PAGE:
First off, a visit to the work site between 69th and 72nd Street.

btw. 69th and 70th streets

In this image you can see one of two shafts that is being used for the construction of the 72nd Street station cavern. The worker in the yellow protective cage is about to be lowered into the shaft.


Another view of the same shaft, from a different angle. In the foreground of this image is the muck bin, which is the location where the shot rock (the waste rock from the blasting operation below) is piled before it is loaded onto trucks to be taken away.


A close-up image of three workers being raised out of the shaft.

70th Street - looking S

I didn't hang around the work site long enough last Friday to experience a blast. But someone posted a video of one on YouTube, and here it is:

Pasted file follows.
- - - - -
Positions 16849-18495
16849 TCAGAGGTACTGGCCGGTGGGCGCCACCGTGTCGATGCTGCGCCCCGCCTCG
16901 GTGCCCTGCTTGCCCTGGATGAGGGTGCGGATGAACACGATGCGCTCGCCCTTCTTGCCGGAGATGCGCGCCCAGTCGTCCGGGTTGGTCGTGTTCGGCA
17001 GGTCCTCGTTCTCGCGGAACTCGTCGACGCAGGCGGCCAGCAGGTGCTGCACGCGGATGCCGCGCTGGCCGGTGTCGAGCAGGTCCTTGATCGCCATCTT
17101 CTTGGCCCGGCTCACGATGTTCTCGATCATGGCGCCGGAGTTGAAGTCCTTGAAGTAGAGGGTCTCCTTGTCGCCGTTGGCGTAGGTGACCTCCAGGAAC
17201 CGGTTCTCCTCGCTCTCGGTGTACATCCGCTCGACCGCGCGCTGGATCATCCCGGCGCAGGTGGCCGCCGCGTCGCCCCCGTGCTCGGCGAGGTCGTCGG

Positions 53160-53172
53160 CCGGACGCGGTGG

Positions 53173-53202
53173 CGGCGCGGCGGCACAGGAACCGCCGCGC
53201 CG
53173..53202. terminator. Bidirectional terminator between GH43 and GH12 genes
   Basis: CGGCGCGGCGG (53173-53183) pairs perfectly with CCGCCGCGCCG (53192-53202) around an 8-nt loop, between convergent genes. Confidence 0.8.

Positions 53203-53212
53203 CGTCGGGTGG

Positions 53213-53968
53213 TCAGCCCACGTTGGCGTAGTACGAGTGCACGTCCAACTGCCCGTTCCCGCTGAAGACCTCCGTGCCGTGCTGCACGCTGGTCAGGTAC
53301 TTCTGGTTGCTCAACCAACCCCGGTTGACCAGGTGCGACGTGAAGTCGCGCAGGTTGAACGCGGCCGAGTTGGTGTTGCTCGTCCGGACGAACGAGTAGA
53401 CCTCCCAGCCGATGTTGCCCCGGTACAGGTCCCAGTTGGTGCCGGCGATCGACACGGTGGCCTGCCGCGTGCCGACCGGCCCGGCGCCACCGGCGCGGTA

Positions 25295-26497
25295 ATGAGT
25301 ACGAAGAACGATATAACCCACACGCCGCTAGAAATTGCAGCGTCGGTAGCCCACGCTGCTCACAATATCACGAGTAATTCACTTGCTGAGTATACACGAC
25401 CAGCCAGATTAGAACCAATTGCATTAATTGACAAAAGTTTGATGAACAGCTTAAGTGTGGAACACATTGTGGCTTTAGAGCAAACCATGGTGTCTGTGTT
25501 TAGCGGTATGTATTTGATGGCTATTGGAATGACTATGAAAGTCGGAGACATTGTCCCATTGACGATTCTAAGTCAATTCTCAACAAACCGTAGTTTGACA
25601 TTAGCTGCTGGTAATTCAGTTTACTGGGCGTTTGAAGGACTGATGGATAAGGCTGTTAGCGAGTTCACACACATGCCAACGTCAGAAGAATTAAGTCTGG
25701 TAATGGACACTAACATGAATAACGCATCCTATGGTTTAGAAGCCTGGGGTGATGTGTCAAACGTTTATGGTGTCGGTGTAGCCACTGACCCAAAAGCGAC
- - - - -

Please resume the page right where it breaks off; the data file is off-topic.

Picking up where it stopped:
"2nd Ave subway construction" YouTube video (0:25) - 3/29/11 Posted by "thereffers" The work site that is shown in this video is just north of 72nd Street. Before the blast, workers covered the shaft with large sections of steel. The steel acts as a blast shield which prevents rocks and dust from flying out of the shaft. The blast shield also reduces the amount of sound that is produced by the blast. :: 4/1/11 91st Street - looking N These are hoses that were being used during the ground freeze operation. (The ground had to be frozen under Second Avenue in this area due to the weak rock structure. Once the ground was frozen, the TBM was then able to mine this section of Tunnel No. 2). The flexible hoses (shown above and below) you see here were, until very recently, were used to circulate chilled brine through the ground in this area. 4/1/11 A close up view of the valves at the top of each of the tubes. 4/1/11 In this image you can see a section of the TBM trailing gear that is waiting to be lowered into the launch box. :: Up at 97th Street, I found a team from Skanska Underpining & Foundation working to build part of the excavation support system at the Ancillary No. 2 work site. On the day that I was there, the contractor was building a section of a secant pile wall. 4/1/11 just south of 97th Street - looking W (This is the former site of the Century Lumber yard.) 4/1/11 The shaft of the secant pile is bored using a larger auger and then concrete is pumped into the shaft ... using a process that would take more words to explain than I have time this evening. (Click this link to see how this process works.) The workers here are in the process of removing sections of tremie pipe from the pile that is under construction. 4/1/11 In this image the workers are pumping fresh concrete into the bored pile. 4/1/11 Workers here are preparing to remove a section of the shaft casing. 4/1/11 The shaft casing has now been lifted, and the workers here are disconnecting this section of casing. 4/1/11 This section of shaft is the moved to the storage area on the left. Clearly this is a very messy job, whether it's raining or not. :: The images that follow were taken about 3 weeks ago. At that time I didn't feel that I had a good set of images for a posting so I decided to save them for later use here. 3/18/11 70th Street - looking N A view of the two-story construction office that has been set up on the eastern side of the avenue. 3/18/11 73rd Street - looking S A delivery to the work site. 3/18/11 73rd Street at the NE corner A station for measuring and recording the sound level and particulate mater in the air at the work site. 3/18/11 96th Street - looking S A newly installed 36" water main. 3/18/11 A survey team (2 men) at work. 3/18/11 btw. 96th & 97th streets - looking W A pair of large Liebherr crawler cranes wait to be assembled for work in the area. 3/18/11 96th Street - looking S "Notice: Keep Area Clean." Wishful thinking. :: A frustrated resident on Second Avenue makes an attempt, with this video on YouTube, to get the MTA to do something about the noise being produced by the work on Second Avenue. "NYC MTA Second Avenue Subway Construction Disturbance Upper East Side" YouTube video (8:47) - 3/31/11 Posted by "FedUp111111" (The video was shot inside a building located near 83rd Street and Second Avenue.) :: A Programing Note: If you're interested in the Second Avenue subway project, be sure to have a look at the The Science Channel's production of "Build It Bigger: New York City 2nd Avenue Subway / East Side Access". This 44-minute program, hosted by Danny Forster, looks at three of MTA Capital Construction's largest projects: the Second Avenue Subway, East Side Access, and the Fulton Street Transit Center. A short clip from the program has been embedded below: "Falling to Pieces" (1:43) Build It Bigger, Season 5, Episode 2: (a look inside Second Avenue subway Tunnel No. 1) New York City 2nd Avenue Subway / East Side Access The Science Channel Three additional video clips from the program can be found on this link. Update - 4/17/11 This episode was broadcast on The Science Channel on 4/8/11. You may be able to view a subsequent broadcast on cable by checking their currently posted schedule. Alternatively, you can now view -- or download -- the full episode from (for $1.99) on this link: Build It Bigger Season 5, Ep. 1 "Rebuilding New York City's Subway" I watched the program this evening after I figured out how to download the episode. The program is really interesting, on many levels, and is well worth the $1.99 purchase price. Anyone working on these projects should download the program so they can show their family and friends the work they're doing to expand New York City's transit system. Everyone should be impressed after seeing the work close-up, through the eyes of Danny Forster and his team at Build it Bigger. ::::: Here's a listing of the recent additions to the right-hand column of The Launch Box "MTA's Signs Off the Rails" By Andrew Grossman The Wall Street Journal - 4/6/11